Last Week in Global Mobile | December 31, 2010

At times it's difficult to keep pace with the latest global mobile developments. I hope this selection of news stories from last week will help you navigate the growing global network of connectivity:

  • In Baghdad the U.S. State Department launched Window into the U.S. Embassy, a YouTube channel dedicated to building relationships with Iraqi civilians.
  • The U.N., Google, Harvard, and other institutions launched the Satellite Sentinel Project which provides crowdsourced satellite anti-war surveillance in Sudan to deter violence.
  • More than seven trillion SMS messages will be sent by over 4 billion mobile subscriptions in 2011, reported ABI Research, while 500 million mobile phones will be sold worldwide.
  • MIT’s MediaLab launched Konbit, an employment service that uses mobile phones to and language translators to connect out-of-work Haitians with NGO’s looking for labor.
  • A new mobile money service called Square was launched, allowing smart phone users to swipe and accept credit card payments directly on their devices.
  • Trapped at the airport during this week’s East Coast storm, some travelers turned to Twitter for more efficient flight information and help getting seats on other flights.
  • Google Maps may be blocked in China next year if the the search company refuses to move its mapping server to China to obtain the appropriate licenses.
  • Iowa State University scholar Jacob Groshek explored how the Internet helped build democracy between 1999 and 2003 in 72 countries in a paper recently published in the International Journal of Communication.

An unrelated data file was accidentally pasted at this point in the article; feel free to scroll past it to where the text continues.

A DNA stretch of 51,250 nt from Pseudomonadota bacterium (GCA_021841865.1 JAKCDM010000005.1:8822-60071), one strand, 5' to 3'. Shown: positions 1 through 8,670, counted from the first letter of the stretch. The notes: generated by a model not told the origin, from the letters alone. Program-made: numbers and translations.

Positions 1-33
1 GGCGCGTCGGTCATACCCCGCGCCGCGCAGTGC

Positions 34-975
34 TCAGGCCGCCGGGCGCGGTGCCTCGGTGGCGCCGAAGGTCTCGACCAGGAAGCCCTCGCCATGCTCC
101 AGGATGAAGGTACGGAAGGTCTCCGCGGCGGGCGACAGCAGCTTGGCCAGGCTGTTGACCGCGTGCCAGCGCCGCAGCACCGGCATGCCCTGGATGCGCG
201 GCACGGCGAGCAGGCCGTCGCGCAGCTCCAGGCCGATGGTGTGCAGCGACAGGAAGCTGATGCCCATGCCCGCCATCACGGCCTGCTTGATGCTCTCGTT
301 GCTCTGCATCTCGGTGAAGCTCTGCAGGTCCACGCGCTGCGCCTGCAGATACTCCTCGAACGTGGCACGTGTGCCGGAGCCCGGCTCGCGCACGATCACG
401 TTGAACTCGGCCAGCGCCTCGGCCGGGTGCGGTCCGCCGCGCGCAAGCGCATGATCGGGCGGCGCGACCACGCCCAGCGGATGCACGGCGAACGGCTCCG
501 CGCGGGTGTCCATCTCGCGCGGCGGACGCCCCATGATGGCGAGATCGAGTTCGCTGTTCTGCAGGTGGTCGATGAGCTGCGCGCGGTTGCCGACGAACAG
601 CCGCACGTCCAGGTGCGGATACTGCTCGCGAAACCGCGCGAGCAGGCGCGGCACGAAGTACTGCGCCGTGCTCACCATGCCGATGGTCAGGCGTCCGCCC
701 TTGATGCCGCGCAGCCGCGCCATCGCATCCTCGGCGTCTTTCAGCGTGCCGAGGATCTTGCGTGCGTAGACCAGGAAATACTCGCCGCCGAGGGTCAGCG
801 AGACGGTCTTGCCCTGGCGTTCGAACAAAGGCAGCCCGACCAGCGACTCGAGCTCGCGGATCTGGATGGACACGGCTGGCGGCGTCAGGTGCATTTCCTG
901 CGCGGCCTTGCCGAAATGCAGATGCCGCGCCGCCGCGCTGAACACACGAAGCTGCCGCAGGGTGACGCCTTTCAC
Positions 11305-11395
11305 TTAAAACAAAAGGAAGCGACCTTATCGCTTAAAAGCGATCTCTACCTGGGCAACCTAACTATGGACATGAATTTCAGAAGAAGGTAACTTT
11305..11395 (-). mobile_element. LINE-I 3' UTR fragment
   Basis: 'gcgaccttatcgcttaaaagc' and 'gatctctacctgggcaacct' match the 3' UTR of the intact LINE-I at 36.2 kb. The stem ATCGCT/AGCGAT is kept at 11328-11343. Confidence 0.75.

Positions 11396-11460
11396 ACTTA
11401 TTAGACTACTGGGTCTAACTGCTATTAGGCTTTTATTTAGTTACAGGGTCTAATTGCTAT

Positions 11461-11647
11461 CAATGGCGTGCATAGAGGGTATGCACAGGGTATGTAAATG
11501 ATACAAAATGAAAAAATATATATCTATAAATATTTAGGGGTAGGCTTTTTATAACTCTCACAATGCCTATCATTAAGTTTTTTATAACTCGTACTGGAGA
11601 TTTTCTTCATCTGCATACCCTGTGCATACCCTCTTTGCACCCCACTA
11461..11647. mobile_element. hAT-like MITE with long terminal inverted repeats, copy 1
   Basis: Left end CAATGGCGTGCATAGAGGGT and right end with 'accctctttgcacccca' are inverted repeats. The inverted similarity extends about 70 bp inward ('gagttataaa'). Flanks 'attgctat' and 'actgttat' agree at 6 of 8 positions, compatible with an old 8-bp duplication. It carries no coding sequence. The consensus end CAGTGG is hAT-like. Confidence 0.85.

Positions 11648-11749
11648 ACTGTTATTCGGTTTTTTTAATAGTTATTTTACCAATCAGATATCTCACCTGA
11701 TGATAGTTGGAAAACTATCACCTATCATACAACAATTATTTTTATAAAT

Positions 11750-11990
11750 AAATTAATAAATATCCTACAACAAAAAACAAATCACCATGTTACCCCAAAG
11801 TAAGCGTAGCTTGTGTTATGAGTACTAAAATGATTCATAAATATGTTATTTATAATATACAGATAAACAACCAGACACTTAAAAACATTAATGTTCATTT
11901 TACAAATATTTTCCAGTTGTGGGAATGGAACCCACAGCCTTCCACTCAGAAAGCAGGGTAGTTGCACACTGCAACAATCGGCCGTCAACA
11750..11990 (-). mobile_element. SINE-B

• Reflecting on mobile operating system Symbian’s dominance in Africa, Erik Hersman at White African emphasized that the key to tech success on the continent is providing ordinary, not revolutionary, services through innovative platforms.
  • A consortium of international investors announced plans to open a major data center in Accra next year, the first of its kind to improve ICT services throughout West Africa.
  • Hispanics in the United States own or plan to use new technology like tablet PCs more than non-Hispanics, reported Advertising Age.
  • To help residents deal with Christmas’ “Snowpocalypse,” Newark, N.J., mayor Cory Booker tweeted regular updates regarding the city’s emergency response status.
  • Several diplomatic cables leaked by Wikileaks reveal that the Cuban government is more concerned with digital activists and bloggers than with traditional dissenters.
  • iPads, iPhones, and other smart phones are set to be permitted on the House floor, thanks to new rules being implemented by the House Republicans.

Happy New Year from everyone at NDN and the New Policy Institute!